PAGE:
For the first time, a team of researchers at the Max-Planck Institute (MPI) for Polymer Research in Mainz, Germany, has succeeded in making an integrated circuit (IC) from just a monolayer of a semiconducting polymer via a bottom-up, self-assembly approach.

In the self-assembly process, the semiconducting polymer arranges itself into an ordered monolayer in a transistor. The transistors are binary switches used...

Im Focus: Demonstration of a single molecule piezoelectric effect

Breakthrough provides a new concept of the design of molecular motors, sensors and electricity generators at nanoscale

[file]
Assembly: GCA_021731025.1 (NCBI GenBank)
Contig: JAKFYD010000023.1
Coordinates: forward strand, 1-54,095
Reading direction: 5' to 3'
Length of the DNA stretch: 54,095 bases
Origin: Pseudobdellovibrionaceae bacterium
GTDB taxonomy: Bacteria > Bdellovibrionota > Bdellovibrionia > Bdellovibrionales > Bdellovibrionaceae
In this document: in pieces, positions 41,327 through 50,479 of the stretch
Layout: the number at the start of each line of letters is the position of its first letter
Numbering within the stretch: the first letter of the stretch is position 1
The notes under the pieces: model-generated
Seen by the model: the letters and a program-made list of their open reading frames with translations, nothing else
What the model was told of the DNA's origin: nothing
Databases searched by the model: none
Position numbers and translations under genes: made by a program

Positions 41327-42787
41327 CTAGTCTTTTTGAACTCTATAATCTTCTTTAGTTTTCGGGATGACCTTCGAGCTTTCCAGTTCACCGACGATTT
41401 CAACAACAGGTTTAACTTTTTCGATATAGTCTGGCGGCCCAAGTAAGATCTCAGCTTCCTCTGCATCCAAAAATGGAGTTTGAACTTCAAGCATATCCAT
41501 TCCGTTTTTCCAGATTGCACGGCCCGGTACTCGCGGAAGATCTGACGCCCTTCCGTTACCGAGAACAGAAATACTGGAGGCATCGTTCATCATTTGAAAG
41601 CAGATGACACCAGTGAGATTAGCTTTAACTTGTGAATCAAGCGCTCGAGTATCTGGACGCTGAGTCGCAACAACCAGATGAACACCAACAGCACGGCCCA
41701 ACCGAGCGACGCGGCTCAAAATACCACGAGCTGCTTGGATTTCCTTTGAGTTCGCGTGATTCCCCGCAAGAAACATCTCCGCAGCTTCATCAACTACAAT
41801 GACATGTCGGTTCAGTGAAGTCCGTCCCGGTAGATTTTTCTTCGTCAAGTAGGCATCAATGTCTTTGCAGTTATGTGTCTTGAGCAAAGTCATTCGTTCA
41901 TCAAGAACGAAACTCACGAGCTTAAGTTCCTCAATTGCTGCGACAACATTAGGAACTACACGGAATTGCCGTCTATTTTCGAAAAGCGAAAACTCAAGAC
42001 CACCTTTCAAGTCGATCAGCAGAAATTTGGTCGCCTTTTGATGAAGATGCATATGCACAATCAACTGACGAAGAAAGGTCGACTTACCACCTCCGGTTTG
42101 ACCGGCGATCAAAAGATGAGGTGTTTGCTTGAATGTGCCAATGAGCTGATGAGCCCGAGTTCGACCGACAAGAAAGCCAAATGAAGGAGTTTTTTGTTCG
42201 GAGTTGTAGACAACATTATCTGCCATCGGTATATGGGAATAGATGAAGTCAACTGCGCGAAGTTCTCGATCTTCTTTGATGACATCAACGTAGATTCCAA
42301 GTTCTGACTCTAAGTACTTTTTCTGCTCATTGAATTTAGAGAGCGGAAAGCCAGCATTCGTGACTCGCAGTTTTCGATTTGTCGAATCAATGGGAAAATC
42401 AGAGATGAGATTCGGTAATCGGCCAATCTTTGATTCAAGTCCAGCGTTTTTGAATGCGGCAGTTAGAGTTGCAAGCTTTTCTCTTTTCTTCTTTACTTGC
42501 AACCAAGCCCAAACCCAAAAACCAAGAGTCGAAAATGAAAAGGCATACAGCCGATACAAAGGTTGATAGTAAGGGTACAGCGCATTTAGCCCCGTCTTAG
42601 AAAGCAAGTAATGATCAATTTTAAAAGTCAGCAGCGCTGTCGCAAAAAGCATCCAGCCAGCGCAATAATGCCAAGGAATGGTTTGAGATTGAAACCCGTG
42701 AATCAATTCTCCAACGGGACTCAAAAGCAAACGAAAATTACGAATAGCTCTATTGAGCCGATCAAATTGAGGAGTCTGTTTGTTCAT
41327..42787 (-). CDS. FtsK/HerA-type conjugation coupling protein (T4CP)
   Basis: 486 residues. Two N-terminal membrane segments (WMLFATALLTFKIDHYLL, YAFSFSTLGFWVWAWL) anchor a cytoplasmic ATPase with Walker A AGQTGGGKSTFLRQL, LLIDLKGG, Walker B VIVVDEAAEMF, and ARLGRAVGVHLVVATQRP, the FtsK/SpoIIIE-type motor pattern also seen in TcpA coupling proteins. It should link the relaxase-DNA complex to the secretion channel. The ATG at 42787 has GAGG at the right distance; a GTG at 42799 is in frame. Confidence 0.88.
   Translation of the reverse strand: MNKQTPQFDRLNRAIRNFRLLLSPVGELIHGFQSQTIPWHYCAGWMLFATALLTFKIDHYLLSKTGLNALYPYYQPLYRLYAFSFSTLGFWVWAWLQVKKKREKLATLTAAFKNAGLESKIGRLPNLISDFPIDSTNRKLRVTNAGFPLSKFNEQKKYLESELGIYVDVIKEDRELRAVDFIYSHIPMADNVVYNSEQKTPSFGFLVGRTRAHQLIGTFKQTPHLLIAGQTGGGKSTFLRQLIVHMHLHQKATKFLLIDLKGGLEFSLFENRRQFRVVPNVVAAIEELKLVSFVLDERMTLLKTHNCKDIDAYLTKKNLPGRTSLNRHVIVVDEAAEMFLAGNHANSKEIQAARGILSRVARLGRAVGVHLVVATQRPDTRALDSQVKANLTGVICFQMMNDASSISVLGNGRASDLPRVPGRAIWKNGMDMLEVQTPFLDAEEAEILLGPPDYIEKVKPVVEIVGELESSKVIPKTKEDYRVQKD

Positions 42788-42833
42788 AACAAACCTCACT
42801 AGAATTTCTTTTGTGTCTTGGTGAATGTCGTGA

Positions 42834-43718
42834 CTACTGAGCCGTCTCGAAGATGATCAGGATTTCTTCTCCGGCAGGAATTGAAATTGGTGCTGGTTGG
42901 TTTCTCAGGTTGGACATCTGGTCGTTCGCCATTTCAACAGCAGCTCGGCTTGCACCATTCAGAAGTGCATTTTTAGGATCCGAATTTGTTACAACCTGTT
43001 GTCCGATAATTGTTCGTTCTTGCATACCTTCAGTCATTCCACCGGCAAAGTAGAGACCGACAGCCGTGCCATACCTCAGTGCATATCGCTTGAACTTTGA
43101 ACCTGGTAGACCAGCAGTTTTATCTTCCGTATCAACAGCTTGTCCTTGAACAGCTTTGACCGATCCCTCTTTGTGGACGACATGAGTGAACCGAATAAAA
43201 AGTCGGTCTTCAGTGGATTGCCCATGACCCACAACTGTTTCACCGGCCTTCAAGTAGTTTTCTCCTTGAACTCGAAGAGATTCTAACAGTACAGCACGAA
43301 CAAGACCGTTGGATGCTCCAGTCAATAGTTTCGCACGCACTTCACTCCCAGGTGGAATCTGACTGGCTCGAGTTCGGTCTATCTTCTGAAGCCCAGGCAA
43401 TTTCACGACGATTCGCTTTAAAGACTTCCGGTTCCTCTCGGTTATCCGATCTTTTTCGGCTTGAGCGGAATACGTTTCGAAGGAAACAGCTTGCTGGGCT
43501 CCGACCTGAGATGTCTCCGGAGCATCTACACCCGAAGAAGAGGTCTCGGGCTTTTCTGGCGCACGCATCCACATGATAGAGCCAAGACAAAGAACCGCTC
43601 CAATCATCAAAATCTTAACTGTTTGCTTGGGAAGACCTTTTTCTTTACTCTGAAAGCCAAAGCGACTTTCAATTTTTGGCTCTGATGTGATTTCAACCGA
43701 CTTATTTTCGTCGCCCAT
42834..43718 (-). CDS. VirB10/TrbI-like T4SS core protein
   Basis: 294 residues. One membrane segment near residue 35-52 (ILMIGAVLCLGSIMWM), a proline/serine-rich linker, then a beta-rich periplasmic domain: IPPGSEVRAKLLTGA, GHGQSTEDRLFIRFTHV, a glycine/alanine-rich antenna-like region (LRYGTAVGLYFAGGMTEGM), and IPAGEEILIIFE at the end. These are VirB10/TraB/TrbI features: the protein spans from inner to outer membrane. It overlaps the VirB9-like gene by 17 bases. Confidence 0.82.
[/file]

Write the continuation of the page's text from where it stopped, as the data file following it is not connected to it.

Researchers from the Institute of Organic Chemistry and Biochemistry of the CAS (IOCB Prague), Institute of Physics of the CAS (IP CAS) and Palacký University...

All Focus news of the innovation-report >>>

Anzeige

Anzeige

VideoLinks
Industry & Economy
Event News

2nd International Conference on High Temperature Shape Memory Alloys (HTSMAs)

15.02.2018 | Event News

Aachen DC Grid Summit 2018

13.02.2018 | Event News

How Global Climate Policy Can Learn from the Energy Transition

12.02.2018 | Event News

 
Latest News

Basque researchers turn light upside down

23.02.2018 | Physics and Astronomy

Finnish research group discovers a new immune system regulator

23.02.2018 | Health and Medicine

Attoseconds break into atomic interior

23.02.2018 | Physics and Astronomy

VideoLinks
Science & Research
Overview of more VideoLinks >>>